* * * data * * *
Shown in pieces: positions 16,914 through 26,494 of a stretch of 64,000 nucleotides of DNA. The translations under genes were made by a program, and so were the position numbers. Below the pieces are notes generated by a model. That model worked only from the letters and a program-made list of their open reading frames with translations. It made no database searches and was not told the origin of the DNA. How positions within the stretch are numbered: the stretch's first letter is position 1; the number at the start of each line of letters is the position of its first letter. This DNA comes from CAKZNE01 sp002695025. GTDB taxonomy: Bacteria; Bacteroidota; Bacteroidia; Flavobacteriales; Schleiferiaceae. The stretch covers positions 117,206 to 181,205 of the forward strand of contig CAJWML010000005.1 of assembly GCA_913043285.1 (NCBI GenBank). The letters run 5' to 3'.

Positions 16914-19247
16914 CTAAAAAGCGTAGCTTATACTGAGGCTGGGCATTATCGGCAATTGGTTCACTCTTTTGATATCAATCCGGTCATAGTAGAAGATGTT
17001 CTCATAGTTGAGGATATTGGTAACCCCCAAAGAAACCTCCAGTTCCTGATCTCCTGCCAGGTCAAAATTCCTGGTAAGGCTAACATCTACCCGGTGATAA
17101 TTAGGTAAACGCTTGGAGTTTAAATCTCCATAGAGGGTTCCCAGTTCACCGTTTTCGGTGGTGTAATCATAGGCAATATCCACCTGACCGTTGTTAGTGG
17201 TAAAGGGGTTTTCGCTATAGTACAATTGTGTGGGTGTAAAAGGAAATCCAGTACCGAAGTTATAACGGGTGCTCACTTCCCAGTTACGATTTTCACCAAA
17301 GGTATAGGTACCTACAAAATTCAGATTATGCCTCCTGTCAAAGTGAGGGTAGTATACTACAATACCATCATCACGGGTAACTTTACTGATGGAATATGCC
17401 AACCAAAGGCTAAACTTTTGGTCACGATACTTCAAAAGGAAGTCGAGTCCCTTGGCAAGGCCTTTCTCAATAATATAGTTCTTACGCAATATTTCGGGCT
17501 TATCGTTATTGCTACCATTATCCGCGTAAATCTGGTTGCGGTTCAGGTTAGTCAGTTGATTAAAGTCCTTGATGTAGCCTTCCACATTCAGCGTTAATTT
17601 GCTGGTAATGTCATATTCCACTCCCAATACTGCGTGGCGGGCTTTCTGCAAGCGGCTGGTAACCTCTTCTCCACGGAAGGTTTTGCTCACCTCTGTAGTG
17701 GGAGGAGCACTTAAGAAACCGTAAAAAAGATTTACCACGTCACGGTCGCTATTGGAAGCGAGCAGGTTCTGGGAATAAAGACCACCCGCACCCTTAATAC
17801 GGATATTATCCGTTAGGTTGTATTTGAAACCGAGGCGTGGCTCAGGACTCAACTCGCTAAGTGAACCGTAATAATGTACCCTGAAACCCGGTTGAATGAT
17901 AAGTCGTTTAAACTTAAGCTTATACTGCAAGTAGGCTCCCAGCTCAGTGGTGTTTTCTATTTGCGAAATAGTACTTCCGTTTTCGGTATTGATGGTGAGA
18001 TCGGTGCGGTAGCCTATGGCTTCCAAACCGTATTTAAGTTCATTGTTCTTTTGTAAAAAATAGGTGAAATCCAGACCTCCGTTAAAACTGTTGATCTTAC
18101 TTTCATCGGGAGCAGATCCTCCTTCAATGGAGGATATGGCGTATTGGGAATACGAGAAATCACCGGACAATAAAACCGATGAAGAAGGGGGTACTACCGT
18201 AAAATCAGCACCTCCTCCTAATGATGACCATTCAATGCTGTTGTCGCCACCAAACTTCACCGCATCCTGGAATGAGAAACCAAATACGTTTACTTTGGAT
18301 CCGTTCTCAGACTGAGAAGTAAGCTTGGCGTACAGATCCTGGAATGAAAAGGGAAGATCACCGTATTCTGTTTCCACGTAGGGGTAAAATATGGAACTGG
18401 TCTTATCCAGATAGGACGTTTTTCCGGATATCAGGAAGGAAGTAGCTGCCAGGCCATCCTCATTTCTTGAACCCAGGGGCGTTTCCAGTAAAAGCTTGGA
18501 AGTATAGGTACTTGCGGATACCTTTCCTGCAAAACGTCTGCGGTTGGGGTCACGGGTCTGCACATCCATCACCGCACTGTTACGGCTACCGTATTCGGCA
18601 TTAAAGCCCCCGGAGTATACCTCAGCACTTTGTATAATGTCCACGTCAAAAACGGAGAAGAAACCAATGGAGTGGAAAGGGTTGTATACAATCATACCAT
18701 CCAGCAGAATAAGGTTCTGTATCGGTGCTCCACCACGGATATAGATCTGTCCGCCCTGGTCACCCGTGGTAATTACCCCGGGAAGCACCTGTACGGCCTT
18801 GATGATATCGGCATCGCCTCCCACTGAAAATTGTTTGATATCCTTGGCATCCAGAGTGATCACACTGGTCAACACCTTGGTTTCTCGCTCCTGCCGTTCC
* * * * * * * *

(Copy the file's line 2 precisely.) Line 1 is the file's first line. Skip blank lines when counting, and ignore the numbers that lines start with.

Positions 16914-19247